Sour Cream and Dips

The extended holiday season is in full swing, and it won’t be over until after the Superbowl parties in early February. Between now and then there will be lots of chips and veggies meeting lots of sour cream and dips.

The holiday season is key for this dairy subcategory, but there are other drivers as well, and lately they seem to be pushing things in a better direction.

Quarterly sales figures for sour cream indicate that it has not escaped the pressures asserted by higher commodity prices. Increased retail prices drove dollar sales up sharply in 2007 and the early quarters of 2008, and there was the expected drop in volume.

But for the most recent period, the 13 weeks ended Sept. 28, dollar sales leveled off compared to the same period a year ago. Sure enough, unit sales were up just a bit. (see table right).

This data comes from Information Resources Inc., the Chicago-based market research firm. The numbers in the table on the right are from IRI’s Food Drugstore and Mass Merchandisers index, which does not include WalMart, food service of convenience channel sales.

The situation with refrigerated dips is only a bit different. Dollar sales have been on the rise for much of the most recent six quarters, and for the most part, unit sales have slipped, but the declines have been less precipitous than with sour cream. The 13 weeks ended June 29 produced the worst drop in unit sales and dollar sales were off too. But in the most recent period dollar sales were back up and units had nearly leveled.

Looking at brands, private label is the leader in both categories, but there are strong brand leaders at work too.

For sour cream, private label has more than 28% of the market share for dollar sales, but Daisy, which has grown rapidly in recently years into the brand leader, is not far behind with nearly 27%. Both Private label and Daisy saw unit sales jump during this period (Daisy’s by nearly 8%). All other top brands suffered declines.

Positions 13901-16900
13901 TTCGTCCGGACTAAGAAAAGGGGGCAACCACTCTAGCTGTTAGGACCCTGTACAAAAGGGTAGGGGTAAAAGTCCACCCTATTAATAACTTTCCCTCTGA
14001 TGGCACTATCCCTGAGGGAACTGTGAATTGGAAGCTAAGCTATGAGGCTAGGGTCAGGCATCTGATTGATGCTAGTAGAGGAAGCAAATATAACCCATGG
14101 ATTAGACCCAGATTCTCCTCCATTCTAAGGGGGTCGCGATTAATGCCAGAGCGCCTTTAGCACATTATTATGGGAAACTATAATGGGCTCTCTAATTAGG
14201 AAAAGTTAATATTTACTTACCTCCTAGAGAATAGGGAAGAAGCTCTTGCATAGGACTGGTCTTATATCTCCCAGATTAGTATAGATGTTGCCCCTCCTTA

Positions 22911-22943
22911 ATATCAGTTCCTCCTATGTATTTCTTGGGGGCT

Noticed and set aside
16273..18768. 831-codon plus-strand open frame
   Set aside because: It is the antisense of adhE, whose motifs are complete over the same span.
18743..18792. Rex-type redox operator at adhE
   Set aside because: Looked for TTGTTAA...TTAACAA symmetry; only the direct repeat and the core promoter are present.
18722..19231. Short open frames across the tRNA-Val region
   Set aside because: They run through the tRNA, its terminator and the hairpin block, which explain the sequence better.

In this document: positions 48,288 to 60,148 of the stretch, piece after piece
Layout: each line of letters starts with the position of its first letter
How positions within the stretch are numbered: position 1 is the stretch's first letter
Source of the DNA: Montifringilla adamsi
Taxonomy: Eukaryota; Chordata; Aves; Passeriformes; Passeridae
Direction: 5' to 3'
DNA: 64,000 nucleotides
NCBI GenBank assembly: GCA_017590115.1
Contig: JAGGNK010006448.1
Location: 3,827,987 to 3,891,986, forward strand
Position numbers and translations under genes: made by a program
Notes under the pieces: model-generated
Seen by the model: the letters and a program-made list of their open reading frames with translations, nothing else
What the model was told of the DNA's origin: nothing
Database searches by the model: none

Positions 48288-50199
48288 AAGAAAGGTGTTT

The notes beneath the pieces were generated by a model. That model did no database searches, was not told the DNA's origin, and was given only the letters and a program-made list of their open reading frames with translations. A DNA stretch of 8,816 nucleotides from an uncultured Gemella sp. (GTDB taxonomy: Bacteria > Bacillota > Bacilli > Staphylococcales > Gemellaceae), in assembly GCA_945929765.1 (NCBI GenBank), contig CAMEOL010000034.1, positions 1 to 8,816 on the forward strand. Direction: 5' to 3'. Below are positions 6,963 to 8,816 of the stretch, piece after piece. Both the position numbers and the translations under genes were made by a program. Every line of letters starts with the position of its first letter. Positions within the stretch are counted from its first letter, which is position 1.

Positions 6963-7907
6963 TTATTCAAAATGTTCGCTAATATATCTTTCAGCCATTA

Sour cream is often used as an ingredient for home cooking, especially for Hispanic cuisine, which has become a mainstream staple in the United States and is no longer limited only to Hispanic demographics. With more at-home eating expected in the coming year, and lower milk prices, 2009 could be a good year for sour cream.

In the dips category, T. Marzetti is the top brand after private label. Its dollar sales were down a bit for the period, and its unit sales were off by nearly 8%. Meanwhile, private label grew by both measures, as did Heluva Good.

Heluva Good, a brand of HP Hood’s Crowley Foods division, is a large regional player known for bold flavors and award-winning marketing campaigns. Dip flavors include Bodacious Onion and Dinosaur B-B-Que, and the company even offers beer and wine pairing suggestions on its Website.

Dean is also a major play in dips, but its dollar sales were down by 2.6% for the period. Dean’s unit sales slipped 6.6%. Kraft’s dollar sales were down by 13% and its unit sales dropped almost 20% for the same period.

New product launches of sour cream and dips are driven largely by flavor trends and sometimes health and wellness concerns. Mintel International’s Global New Products Database indicates that recent launches have included a Blue Cheese Pecan Dip, a kosher, free-farmed Fresh and Easy Organic Sour Cream, a Parmesan Pesto Dip, and standards like lowfat French onion, and buttermilk Ranch.

Mintel says too that the number of sour cream products launched in the U.S. in the first 10 months of 2008 had reached 25 making it one of the more active years for the category.

In January, Dairy Market Trends will look at ice cream and related frozen dessert products.